I’ve taken a while over this letter and shall attempt to finish it today. Could you tell me more about the aims of the Women’s Institute you have joined? I noticed in Elizabeth David’s English Bread and Yeast Cookery, that the Federations of Women’s Institutes have compiled books such as Cornish Recipes: Ancient and Modern (1934, 11th edition), The Isle of Wight Cookery Book and Through Yorkshire’s Kitchen Door (31st edition).

For nearly ten years I enjoyed doing things I had not had an opportunity to do like looking after a child full-time, housekeeping, gardening, going to club functions, driving a car, cooking and sewing. I had to teach myself to behave acceptably in Anglo-Saxon society and Johnny rarely corrected me, which made the learning period longer than necessary. I still have difficulties cleaning the house because I would rather garden or read a book and although I realise it is a common issue, I notice that everyone’s house seems cleaner and tidier than ours. For the past three years, I have been studying mathematics and computer programming after completing a one-year bridging course based on the English Polymaths course. I enjoy studying, even though I make heavy weather of it, and I’m fortunate to have Johnny to help me. The College of Advanced Education serves Central Queensland and does a fair amount of external teaching with a focus on practical applications rather than pure or theoretical subjects. Johnny’s department, Maths and Computing, has a heavy external teaching load.

Gran and I enjoy gardening although I tend to focus more on herbs and vegetables while she prefers flowers and ferns. A couple of years ago with a few of the neighbours, I started a local market and sell candles and potted plants. It’s good fun but very time-consuming.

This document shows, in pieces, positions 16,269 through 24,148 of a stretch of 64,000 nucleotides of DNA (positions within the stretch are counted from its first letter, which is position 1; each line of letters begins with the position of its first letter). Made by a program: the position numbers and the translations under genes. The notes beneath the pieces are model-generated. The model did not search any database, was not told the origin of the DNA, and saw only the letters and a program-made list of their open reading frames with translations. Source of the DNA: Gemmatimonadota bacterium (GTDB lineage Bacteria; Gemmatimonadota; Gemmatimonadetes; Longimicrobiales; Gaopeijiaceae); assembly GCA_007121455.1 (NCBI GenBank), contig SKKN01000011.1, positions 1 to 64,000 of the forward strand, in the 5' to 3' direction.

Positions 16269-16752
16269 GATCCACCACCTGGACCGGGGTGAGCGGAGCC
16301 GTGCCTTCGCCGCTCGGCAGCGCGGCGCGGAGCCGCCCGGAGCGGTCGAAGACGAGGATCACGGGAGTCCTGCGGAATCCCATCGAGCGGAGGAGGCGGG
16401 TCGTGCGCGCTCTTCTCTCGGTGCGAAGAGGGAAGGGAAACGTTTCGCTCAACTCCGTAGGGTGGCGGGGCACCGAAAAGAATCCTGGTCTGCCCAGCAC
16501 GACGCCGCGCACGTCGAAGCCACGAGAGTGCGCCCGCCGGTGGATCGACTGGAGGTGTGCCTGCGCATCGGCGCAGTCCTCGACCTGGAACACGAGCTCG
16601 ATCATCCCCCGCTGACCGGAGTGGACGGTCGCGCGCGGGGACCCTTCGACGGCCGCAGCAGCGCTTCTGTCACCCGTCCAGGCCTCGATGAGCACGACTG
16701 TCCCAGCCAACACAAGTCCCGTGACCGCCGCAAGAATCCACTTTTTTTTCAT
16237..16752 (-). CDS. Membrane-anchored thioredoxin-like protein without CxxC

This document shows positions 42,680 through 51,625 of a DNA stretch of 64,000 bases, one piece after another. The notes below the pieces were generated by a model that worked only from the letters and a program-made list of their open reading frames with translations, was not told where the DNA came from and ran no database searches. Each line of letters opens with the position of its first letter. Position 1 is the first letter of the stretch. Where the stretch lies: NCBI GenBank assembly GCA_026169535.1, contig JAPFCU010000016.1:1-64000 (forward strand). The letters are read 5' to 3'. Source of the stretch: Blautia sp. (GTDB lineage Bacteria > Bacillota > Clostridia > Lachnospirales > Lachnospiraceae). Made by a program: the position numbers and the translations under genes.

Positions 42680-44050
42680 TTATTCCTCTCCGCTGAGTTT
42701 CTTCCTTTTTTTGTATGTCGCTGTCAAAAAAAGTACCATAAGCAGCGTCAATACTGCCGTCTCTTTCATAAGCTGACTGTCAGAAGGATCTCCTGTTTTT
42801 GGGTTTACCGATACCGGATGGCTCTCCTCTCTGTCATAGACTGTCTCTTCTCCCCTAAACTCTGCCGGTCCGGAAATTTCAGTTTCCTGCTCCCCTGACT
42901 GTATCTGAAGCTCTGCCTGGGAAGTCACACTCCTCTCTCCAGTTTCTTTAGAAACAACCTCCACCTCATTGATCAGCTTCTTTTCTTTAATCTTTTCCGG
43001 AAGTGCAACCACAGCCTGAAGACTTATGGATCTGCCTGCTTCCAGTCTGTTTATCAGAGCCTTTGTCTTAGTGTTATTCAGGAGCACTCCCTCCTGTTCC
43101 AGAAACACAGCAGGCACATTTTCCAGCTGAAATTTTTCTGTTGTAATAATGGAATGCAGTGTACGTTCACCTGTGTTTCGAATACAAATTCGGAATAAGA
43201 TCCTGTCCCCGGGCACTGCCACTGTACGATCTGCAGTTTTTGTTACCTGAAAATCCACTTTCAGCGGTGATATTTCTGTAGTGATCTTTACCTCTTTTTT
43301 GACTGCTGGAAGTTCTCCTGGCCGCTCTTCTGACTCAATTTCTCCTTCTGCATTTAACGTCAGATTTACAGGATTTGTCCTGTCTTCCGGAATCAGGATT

I must stop and get this letter to you.

82. Liver, Liver and More Liver – Journal Entry 20th October 1981

After the usual breakfast activities of feeding chicks and hens, washing clothes and tidying the kitchen, I settled down to finish the next chapter on indefinite integrals and start my next assignment. Andrew will be coming for a homework session; I must have a look at his maths book.

Mulberries and ice-cream seem to be the favourite pudding these days; the rich darkness of the berries mixes with the melting ice-cream in deep purple swirls. Dinner was pizza, with quite an array of Johnny’s different toppings, accompanied by a salad of lettuce, grated carrot and shallots, from our garden.

Over the next two days, I have a lot of cooking and gardening to do. Both activities seem to take many hours, leaving little time for anything else. The bean plants need to be staked and tended and other patches in the garden need work too. I will be trying two new cake recipes for pudding and we will be having our delightful sausages and liver one night and chops, carrots and boiled cabbage for the next. Boiled cabbage… reminds me of Dickens.